Notre Dame football: Jackson is ready to respond
It doesn't take an in-depth probe of the 2012 Irish to come up with the areas of imperative concern: 1. Quarterback; 2. Cornerback; 3. Wide receiver.
Probably in that order.
Junior corner Bennett Jackson doesn't live his life with headphones on. He's heard the talk. In fact, the 6-foot, 185-pound Jersey guy doesn't blame those who aren't convinced.
Why should he? He's the veteran of the group with a grand total of 65 snaps on defense last season ("I haven't adjusted to the idea of being the old guy yet," he said). He has 28 career tackles, most of which came in his role as a kickoff coverage kamikaze extraordinaire.
"Everybody's so concerned about the inexperience of the cornerbacks," Jackson said after Monday's practice. "I see it and I hear it all the time. It's all around. You try not to pay attention, but if everything's all around, you're going to catch notice of some. I can understand, exactly.
"I like it. People on the outside don't know what we do every day. I know what I'm capable of. I know what our defense is capable of. I'm just excited to show it off."
Last year's starters, Gary Gray and Robert Blanton, are gone. Jackson appears to be the closest thing to a lock at one corner. On the other side, Lo Wood, Josh Atkinson and Cam McDaniel seem to be the best bets to find their way into a rotation.
Not a lot of minutes under the bright lights between those guys.
"They haven't played a ton, but that's what college football is about," said Notre Dame coach Brian Kelly. "People graduate, and it's the next guy's chance."
The next guy, whoever it is, will be a poster child for the premise on which Kelly's program is built: Player development.
If there were ever a bunch of guys who were in desperate need of development, it's the four fellows vying for two cornerback spots.
Even with two veterans at corner in 2011, Notre Dame still yielded 206 passing yards a game. Blanton and Gray had two interceptions each. The only other cornerback pick was one returned 57 yards for a TD by Wood against Maryland.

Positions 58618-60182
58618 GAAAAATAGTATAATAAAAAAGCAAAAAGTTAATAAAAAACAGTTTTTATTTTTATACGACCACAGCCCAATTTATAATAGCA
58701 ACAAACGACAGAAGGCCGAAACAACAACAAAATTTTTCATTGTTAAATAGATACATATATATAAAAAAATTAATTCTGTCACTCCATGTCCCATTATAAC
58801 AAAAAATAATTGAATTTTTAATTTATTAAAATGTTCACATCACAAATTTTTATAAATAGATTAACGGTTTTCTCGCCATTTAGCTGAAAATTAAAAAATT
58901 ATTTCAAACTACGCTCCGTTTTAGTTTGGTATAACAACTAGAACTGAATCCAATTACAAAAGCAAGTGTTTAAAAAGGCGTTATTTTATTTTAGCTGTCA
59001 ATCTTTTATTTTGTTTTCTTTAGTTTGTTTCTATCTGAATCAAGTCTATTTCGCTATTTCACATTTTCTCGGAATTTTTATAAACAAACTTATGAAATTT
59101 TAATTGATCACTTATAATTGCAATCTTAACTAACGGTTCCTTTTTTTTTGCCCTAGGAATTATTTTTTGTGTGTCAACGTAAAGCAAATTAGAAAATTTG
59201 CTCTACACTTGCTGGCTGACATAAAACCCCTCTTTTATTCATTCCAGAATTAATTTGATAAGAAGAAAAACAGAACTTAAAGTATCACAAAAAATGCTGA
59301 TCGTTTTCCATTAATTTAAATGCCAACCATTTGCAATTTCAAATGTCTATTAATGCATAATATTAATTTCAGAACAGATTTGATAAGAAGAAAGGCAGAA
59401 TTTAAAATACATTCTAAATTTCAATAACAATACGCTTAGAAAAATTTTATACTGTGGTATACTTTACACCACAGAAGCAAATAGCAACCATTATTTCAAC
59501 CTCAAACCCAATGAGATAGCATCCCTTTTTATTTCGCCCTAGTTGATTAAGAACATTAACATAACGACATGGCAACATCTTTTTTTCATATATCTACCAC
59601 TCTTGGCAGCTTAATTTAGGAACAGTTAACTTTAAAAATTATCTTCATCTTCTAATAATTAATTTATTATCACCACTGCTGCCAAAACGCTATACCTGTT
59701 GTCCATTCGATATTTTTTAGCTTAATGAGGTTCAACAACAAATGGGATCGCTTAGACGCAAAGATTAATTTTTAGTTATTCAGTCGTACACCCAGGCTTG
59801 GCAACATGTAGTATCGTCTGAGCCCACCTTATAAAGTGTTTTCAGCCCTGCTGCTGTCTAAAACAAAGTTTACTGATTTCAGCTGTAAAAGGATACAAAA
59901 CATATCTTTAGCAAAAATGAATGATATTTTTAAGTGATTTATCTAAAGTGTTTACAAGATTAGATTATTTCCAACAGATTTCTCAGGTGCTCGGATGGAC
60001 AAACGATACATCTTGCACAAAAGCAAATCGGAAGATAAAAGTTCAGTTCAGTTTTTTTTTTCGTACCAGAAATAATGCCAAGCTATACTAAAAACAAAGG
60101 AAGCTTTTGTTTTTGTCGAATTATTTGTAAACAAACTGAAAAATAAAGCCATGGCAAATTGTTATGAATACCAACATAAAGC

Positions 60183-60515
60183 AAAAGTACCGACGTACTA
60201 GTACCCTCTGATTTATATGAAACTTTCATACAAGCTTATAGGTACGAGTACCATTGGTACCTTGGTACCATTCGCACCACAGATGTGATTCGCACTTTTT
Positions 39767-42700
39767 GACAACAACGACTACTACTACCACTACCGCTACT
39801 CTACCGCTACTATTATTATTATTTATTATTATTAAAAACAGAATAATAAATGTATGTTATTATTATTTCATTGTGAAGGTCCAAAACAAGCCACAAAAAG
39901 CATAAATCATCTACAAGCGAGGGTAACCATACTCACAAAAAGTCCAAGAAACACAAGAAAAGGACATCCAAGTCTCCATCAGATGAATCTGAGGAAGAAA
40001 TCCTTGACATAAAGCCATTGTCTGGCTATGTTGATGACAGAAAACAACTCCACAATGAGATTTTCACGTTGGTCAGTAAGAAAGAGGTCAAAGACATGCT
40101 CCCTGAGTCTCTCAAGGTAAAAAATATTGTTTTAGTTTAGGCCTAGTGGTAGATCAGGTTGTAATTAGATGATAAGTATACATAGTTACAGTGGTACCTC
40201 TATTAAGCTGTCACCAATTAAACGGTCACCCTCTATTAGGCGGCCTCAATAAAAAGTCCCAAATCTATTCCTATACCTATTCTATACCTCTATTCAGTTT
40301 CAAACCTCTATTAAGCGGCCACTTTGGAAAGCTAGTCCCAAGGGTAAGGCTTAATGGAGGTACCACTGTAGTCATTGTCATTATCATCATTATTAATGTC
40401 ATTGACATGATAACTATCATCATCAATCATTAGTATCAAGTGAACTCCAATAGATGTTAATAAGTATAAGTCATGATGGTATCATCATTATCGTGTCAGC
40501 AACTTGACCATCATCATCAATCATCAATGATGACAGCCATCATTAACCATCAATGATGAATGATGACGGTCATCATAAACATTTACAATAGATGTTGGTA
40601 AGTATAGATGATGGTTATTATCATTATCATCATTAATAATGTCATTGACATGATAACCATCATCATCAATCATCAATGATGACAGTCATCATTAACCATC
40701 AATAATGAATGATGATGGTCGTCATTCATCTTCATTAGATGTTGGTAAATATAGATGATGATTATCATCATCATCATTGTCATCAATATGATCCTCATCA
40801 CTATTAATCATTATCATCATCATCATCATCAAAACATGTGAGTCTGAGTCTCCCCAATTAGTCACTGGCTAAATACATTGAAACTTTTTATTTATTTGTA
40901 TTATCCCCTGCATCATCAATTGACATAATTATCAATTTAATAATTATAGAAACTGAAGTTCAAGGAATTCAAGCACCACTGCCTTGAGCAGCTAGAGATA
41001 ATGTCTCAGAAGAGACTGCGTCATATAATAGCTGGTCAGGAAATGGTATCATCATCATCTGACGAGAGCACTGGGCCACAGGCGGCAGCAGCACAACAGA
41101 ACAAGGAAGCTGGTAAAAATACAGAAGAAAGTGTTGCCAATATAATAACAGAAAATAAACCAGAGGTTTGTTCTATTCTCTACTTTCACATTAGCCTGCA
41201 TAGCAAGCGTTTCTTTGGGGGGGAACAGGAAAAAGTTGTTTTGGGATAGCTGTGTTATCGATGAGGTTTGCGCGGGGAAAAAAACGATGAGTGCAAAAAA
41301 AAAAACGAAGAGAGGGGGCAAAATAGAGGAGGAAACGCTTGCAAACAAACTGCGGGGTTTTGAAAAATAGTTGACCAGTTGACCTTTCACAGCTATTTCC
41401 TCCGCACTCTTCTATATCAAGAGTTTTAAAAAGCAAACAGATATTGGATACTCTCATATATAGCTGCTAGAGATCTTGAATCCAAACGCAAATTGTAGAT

Heck, not only is Jackson waiting to get his first interception, his next broken-up pass will be his first.
A rarely-used receiver and special teams impact player as a freshman, Jackson is just now getting the hang of what it takes to visit that "island" on which corners must play -- and live to tell about it.
"You know all the pressure's on you at first," Jackson said of that one-on-one mentality. "I like having the pressure on me, knowing that one guy is me."
It starts with technique. Know the assignment. Execute it properly. Don't flinch. Don't back down.
And, whatever happens, don't go "fishing."
What was the toughest part of the position to learn, when he made the move from receiver?
"Being 'fished,'" Jackson said. "High-lows, receivers tricking you around. The reason why that was hard was because it came through repetitions. Not having too many reps under my belt at first, it took a little while to get onto that."
Melting the football-ese from the explanation, the best way to describe being "fished" is being faked by the quarterback.
"The quarterback will try to pump-fake you (during a play)," Jackson said.
Bite on the fake and the receiver flies past on a deep route.
"If you jump the (pump-fake), they'll throw it to the high route," he explained. "You don't want to play 'low.' You want to play the top down."
Odds are it's going to happen. Maybe not against Navy, and the Midshipmen's option. But with Purdue, Michigan State and Michigan to follow, the heat's going to be on the Irish corners.
"You have to have a short-term memory," Jackson said. "Figure out what you did wrong and make sure it doesn't happen again."
And keep the headphones on the rest of the week.